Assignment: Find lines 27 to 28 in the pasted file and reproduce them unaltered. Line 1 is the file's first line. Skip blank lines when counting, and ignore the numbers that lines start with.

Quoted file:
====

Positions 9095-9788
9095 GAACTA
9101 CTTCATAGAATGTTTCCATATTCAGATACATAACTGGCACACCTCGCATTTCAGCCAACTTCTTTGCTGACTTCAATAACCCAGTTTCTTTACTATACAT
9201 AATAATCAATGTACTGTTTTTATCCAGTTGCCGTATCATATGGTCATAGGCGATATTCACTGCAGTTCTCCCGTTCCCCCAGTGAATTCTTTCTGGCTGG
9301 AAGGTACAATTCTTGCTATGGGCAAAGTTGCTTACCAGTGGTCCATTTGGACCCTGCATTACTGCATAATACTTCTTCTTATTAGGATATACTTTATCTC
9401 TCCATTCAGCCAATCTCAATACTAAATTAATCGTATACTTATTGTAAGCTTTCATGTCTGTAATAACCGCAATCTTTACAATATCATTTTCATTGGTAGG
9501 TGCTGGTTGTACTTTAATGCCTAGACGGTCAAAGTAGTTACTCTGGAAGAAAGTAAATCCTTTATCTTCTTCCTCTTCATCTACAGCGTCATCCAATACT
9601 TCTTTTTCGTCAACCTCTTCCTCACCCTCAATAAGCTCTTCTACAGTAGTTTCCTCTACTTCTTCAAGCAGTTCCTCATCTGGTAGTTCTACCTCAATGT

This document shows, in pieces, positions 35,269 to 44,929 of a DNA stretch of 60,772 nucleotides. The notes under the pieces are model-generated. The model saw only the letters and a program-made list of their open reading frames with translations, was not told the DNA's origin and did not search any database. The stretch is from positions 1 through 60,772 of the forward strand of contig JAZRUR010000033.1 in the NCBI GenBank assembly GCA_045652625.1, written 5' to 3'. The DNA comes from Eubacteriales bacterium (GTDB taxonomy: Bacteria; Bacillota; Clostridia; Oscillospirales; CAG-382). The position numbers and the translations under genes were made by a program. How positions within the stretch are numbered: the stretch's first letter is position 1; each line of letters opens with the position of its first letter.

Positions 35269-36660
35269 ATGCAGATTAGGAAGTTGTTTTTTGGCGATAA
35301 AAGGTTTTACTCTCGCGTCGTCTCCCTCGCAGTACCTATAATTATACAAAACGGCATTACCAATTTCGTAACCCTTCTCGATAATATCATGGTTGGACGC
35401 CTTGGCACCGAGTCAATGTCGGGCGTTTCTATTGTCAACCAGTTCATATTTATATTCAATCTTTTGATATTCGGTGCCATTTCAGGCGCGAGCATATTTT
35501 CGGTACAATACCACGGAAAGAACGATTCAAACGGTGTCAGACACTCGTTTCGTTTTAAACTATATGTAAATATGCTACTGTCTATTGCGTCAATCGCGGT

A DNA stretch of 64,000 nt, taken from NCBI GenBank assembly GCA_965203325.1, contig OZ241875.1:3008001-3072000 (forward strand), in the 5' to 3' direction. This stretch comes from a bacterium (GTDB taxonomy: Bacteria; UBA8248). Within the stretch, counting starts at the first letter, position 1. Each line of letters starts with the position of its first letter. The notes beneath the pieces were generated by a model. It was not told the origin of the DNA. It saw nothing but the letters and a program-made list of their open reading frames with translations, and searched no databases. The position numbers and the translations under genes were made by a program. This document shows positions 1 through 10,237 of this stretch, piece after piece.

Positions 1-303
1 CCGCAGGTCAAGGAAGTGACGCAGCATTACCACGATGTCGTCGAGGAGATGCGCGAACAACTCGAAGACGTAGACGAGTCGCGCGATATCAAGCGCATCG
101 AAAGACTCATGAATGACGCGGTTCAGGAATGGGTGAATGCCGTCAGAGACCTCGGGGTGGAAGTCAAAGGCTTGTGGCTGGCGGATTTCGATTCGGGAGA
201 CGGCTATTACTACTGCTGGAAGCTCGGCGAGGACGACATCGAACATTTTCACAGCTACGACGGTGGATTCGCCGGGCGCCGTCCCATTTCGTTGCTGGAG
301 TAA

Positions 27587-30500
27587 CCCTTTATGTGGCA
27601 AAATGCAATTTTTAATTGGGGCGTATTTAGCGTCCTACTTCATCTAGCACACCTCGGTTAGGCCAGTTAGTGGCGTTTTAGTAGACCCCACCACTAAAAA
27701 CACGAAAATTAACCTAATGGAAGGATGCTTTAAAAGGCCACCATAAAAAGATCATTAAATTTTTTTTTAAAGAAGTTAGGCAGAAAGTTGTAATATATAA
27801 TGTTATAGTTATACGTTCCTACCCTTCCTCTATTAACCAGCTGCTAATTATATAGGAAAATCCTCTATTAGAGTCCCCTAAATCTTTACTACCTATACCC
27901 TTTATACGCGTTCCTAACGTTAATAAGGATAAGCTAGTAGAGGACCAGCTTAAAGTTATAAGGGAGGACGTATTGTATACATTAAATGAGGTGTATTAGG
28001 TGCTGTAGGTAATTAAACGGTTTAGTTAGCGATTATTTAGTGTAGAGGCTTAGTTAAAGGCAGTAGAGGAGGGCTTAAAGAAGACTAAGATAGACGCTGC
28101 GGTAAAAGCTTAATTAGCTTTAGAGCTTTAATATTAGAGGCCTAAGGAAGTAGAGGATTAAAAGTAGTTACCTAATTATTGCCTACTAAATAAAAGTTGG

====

28001 TGCTGTAGGTAATTAAACGGTTTAGTTAGCGATTATTTAGTGTAGAGGCTTAGTTAAAGGCAGTAGAGGAGGGCTTAAAGAAGACTAAGATAGACGCTGC
28101 GGTAAAAGCTTAATTAGCTTTAGAGCTTTAATATTAGAGGCCTAAGGAAGTAGAGGATTAAAAGTAGTTACCTAATTATTGCCTACTAAATAAAAGTTGG